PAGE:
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VisualBrush.Visual Property

Gets or sets the brush's content.

Namespace:  System.Windows.Media
Assembly:  PresentationCore (in PresentationCore.dll)
XMLNS for XAML: http://schemas.microsoft.com/winfx/2006/xaml/presentation, http://schemas.microsoft.com/netfx/2007/xaml/presentation

public Visual Visual { get; set; }
<object Visual="{bindingExpression}"/>- or - <object Visual="{resourceExpression}"/>

XAML Values


A single object element that defines a new visual element for the brush. This must be an object that derives from Visual. See Remarks.


A Binding that evaluates to an existing Visual instance.


A StaticResource or DynamicResource that evaluates to an existing Visual instance. See XAML Resources

Property Value

Type: System.Windows.Media.Visual
The brush's content. The default is null.

Identifier field


Metadata properties set to true


There are two ways to specify the Visual content of a VisualBrush.

  • Create a new Visual and use it to set the Visual property of the VisualBrush.

  • Use an existing Visual, which creates a duplicate image of the target Visual. You can then use the VisualBrush to create interesting effects, such as reflection and magnification.

Visual is quite high in the overall WPF class hierarchy, so a very large number of objects could possibly serve as the visual that you use for a VisualBrush; the entire list cannot be shown here. See Visual; refer to the "Inheritance Hierarchy" section, which will show the immediately derived classes. You can then click on the immediately derived classes and traverse the hierarchies to get a sense of the full range of possibilities. At a top level, the two most common categories of objects you might use for a VisualBrush are UIElement or ContainerVisual. UIElement encompasses basically any UI element that can otherwise participate in the UI for a WPF application. ContainerVisual contains a DrawingGroup that includes one or more Drawing-derived objects.

When you define a new Visual for a VisualBrush and that Visual is a UIElement (such as a panel or control), the layout system runs on the UIElement and its child elements when the AutoLayoutContent property is set to true. However, the root UIElement is essentially isolated from the rest of the system; styles, storyboards, and external layout dictated by the parent where the brush is applied cannot permeate this boundary. Therefore, you should explicitly specify the size of the root UIElement, because its only parent is the VisualBrush and therefore it cannot automatically size itself to the area being painted. For more information about layout in Windows Presentation Foundation (WPF), see the Layout.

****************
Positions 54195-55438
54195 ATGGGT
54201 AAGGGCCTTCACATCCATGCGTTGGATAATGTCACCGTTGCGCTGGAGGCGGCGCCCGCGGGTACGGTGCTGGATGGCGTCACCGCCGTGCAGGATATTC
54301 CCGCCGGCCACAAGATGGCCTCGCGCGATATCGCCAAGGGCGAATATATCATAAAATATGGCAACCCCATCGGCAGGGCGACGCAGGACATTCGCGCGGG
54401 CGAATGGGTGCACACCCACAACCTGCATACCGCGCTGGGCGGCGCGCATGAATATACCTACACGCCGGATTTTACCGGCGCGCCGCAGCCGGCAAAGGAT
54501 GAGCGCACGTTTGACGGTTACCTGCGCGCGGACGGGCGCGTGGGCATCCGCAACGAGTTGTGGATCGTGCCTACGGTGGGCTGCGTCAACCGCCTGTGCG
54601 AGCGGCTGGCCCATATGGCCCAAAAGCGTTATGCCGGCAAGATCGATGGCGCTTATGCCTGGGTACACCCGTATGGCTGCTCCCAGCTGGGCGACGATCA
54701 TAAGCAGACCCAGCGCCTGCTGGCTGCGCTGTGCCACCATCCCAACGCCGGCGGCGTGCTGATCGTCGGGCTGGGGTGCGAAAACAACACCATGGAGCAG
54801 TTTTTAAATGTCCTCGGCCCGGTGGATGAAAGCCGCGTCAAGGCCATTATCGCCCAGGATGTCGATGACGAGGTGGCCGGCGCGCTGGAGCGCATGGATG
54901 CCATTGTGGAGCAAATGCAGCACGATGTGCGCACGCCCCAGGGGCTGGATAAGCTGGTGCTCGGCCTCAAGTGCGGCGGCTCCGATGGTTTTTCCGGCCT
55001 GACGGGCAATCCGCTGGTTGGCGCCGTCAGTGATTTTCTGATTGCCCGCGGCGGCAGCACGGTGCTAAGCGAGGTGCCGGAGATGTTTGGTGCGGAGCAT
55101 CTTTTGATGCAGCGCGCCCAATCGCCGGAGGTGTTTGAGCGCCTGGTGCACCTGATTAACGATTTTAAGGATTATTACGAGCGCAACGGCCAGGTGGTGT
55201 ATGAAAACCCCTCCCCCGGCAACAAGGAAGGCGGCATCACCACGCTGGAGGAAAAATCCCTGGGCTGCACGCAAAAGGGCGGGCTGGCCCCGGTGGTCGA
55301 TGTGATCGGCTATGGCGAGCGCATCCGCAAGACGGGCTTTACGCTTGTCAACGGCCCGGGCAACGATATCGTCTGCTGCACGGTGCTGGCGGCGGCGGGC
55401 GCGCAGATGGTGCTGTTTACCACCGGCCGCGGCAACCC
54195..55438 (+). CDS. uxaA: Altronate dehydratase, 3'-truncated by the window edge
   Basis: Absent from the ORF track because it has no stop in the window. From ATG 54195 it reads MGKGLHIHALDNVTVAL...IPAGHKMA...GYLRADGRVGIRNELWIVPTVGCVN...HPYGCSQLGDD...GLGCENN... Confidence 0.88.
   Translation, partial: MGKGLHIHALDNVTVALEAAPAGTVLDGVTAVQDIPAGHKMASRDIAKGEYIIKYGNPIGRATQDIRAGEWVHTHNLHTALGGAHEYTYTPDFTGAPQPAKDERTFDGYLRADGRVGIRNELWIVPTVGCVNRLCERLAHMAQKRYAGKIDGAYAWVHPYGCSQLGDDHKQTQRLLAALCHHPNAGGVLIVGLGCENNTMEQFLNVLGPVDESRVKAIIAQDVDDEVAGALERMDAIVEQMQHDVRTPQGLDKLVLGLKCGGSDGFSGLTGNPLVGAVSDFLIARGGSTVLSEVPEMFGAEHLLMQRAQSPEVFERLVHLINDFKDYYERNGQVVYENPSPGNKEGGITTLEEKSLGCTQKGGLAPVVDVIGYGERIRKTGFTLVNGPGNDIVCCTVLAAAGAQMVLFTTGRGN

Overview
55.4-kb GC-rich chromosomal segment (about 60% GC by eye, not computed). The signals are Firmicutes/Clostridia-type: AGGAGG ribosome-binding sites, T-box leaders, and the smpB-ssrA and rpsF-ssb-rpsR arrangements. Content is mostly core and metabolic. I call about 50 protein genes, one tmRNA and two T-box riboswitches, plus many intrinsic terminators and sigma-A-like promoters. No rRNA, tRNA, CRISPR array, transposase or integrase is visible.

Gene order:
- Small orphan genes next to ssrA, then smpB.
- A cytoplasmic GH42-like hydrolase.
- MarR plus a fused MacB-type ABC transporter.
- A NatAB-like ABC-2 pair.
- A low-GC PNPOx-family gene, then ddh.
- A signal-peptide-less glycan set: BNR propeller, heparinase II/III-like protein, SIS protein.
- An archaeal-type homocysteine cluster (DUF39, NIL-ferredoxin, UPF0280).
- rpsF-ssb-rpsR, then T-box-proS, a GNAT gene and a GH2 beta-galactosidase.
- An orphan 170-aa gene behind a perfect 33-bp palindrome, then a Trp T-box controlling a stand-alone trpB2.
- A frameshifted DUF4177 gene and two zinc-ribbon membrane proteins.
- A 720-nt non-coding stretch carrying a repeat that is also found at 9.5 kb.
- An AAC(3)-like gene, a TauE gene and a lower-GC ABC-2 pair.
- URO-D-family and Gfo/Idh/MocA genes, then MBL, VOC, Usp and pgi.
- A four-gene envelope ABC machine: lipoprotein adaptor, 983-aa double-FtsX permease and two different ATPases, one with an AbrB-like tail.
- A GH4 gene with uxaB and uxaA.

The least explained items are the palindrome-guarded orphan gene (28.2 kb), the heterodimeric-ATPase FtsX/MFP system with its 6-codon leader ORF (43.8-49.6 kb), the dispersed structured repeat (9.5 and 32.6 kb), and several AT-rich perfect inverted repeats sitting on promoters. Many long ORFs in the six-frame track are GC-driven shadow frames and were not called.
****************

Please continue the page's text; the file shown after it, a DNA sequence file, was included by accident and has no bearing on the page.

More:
Updates to the visual tree of a VisualBrush will not propagate if a BitmapEffect is in the brush's parent chain. You can workaround this limitation by forcing an update of the scene on the object above the effect. You can call InvalidateVisual or include an animation to force a scene update.


A VisualBrush cannot be made read-only (frozen) when its Visual property is set to any value other than null.

This example shows how to use the VisualBrush class to paint an area with a Visual.

In the following example, several controls and a panel are used as the background of a rectangle.

<Rectangle Width="150" Height="150" Stroke="Black" Margin="5,0,5,0">
        <StackPanel Background="White">
          <Rectangle Width="25" Height="25" Fill="Red" Margin="2" />
          <TextBlock FontSize="10pt" Margin="2">Hello, World!</TextBlock>
          <Button Margin="2">A Button</Button>
            VisualBrush myVisualBrush = new VisualBrush();

            // Create the visual brush's contents.
            StackPanel myStackPanel = new StackPanel();
            myStackPanel.Background = Brushes.White;

            Rectangle redRectangle = new Rectangle();
            redRectangle.Width = 25;
            redRectangle.Height =25; 
            redRectangle.Fill = Brushes.Red;
            redRectangle.Margin = new Thickness(2);

            TextBlock someText = new TextBlock();
            FontSizeConverter myFontSizeConverter = new FontSizeConverter();
            someText.FontSize = (double)myFontSizeConverter.ConvertFrom("10pt");
            someText.Text = "Hello, World!";
            someText.Margin = new Thickness(2);

            Button aButton = new Button();
            aButton.Content = "A Button";
            aButton.Margin = new Thickness(2);

            // Use myStackPanel as myVisualBrush's content.
            myVisualBrush.Visual = myStackPanel;

            // Create a rectangle to paint.
            Rectangle myRectangle = new Rectangle();
            myRectangle.Width = 150;
            myRectangle.Height = 150;
            myRectangle.Stroke = Brushes.Black;
            myRectangle.Margin = new Thickness(5,0,5,0);

            // Use myVisualBrush to paint myRectangle.
            myRectangle.Fill = myVisualBrush;

For more information about VisualBrush and additional examples, see the Painting with Images, Drawings, and Visuals overview.

This code example is part of a larger example provided for the VisualBrush class. For the complete sample, see the VisualBrush Sample.

.NET Framework

Supported in: 4.5, 4, 3.5, 3.0

.NET Framework Client Profile

Supported in: 4, 3.5 SP1

Windows 8.1, Windows Server 2012 R2, Windows 8, Windows Server 2012, Windows 7, Windows Vista SP2, Windows Server 2008 (Server Core Role not supported), Windows Server 2008 R2 (Server Core Role supported with SP1 or later; Itanium not supported)

The .NET Framework does not support all versions of every platform. For a list of the supported versions, see .NET Framework System Requirements.

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